white People Building Anti-White Supremacy Culture Workshop with Rebecca Gilgen
this workshop is full, but you can get on the waitlist below.
In this workshop people who identify as white will explore how whiteness shows up in their lives, how white supremacy shapes their identity, and build consensus on what a white identity without white supremacy would be. This workshop was developed based on the work of Resmaa Menakem, MSW LICSW, in which he suggests that to heal racial trauma white people need to re-create, re-imagine white culture that does not include white supremacy. He goes on further to say that “If America is to grow out of white-body supremacy, the transformation must largely be held by white American’s. This transformation cannot primarily rely on new laws, policies, procedures, standards, and strategies. We’ve already seen how these are no match for our culture.” (My Grandmothers Hands, p262-263).Space is limited to 10 individuals.
Rebecca Gilgen MSW has been a part of the common ground community since 2015. She is a social worker engaged in systems disruption, healing and transformation. She humbly approaches this work not as a skilled trainer, or racial equity expert, but rather as a member of the white community, skilled in Technology of Participation facilitation methods, curious and eager to explore with other members of the white community “Can we play a role in re-naming white culture?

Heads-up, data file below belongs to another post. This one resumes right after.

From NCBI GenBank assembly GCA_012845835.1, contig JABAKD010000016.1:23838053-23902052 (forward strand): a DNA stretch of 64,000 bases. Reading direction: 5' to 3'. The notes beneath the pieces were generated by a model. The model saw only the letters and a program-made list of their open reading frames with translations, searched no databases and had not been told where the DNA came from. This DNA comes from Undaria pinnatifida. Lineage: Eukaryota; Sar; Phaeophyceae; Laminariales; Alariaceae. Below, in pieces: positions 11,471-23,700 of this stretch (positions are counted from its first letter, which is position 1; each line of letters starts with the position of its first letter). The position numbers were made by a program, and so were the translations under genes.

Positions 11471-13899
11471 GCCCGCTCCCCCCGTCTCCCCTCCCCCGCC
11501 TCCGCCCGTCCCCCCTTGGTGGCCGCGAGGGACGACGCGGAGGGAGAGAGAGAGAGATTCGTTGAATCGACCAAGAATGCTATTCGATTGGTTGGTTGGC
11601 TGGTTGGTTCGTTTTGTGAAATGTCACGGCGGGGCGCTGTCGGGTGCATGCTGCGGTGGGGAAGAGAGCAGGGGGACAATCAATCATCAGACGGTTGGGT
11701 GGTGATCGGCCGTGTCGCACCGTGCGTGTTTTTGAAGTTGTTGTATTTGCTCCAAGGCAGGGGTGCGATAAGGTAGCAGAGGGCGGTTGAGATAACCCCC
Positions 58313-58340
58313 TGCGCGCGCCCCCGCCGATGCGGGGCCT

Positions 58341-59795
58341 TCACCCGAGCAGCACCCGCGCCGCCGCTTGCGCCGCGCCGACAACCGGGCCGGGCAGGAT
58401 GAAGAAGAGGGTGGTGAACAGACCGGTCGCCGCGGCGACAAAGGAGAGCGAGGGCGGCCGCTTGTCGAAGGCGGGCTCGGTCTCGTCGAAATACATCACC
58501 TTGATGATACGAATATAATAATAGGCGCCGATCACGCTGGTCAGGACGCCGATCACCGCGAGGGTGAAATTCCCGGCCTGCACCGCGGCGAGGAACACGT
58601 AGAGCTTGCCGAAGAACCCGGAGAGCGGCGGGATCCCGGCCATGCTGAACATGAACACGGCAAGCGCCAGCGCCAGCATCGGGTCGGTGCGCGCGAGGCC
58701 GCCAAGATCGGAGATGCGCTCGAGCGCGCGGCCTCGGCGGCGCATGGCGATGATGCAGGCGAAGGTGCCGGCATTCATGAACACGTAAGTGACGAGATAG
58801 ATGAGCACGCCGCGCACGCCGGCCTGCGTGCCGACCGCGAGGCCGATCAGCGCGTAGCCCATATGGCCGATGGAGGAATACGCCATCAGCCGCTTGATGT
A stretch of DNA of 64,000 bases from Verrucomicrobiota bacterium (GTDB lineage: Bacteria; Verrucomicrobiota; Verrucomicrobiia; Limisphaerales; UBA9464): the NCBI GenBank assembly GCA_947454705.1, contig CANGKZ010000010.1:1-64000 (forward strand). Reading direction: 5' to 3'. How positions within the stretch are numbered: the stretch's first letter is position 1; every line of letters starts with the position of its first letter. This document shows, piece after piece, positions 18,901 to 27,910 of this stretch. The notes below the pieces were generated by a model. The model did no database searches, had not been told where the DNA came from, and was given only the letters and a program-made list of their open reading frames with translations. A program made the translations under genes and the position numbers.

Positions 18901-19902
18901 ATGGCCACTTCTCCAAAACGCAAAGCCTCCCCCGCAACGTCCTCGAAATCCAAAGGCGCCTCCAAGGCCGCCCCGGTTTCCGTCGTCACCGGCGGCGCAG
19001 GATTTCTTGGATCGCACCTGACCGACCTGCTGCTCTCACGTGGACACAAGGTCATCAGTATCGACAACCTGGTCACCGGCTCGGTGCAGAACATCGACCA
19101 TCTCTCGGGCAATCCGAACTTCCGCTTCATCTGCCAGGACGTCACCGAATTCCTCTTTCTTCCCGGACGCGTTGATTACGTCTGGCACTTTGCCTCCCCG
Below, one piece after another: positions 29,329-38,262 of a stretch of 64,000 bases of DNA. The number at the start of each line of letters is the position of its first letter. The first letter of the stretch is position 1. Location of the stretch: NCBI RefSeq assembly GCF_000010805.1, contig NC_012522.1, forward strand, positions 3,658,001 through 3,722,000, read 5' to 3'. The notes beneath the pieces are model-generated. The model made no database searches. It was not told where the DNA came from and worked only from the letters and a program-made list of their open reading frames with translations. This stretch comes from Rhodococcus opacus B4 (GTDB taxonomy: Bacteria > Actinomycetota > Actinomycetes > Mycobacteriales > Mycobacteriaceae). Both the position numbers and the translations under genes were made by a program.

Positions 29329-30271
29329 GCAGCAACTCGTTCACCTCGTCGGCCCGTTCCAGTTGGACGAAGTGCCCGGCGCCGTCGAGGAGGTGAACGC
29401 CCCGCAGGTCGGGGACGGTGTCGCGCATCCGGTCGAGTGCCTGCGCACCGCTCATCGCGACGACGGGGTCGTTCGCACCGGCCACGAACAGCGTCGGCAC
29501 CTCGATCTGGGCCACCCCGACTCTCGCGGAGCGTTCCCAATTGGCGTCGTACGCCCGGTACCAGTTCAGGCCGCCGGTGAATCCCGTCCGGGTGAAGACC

Participants must agree to the following:We all identify racially as “white”,We recognize and own that in our white supremacist society we are positioned to be at the top of the racial hierarchy because of slavery, genocide and institutionalized oppression that results in our privilege,We realize we benefit from injustice and that this evokes guilt, shame and isolation,We agree that we can no longer be complicit in the oppression of others based on race...We agree that we will use the results of this culture conversation to shift our actions, behaving in a way that seeks justice for every personWe agree that to begin we need to re-define the social construct of “white”to include the truths we have just named,and we agree that today, we will embark on a creative process to develop a new “answer” to the question, ‘what is white racial identity? An answer that, in this moment, attempts to free itself from white supremacy.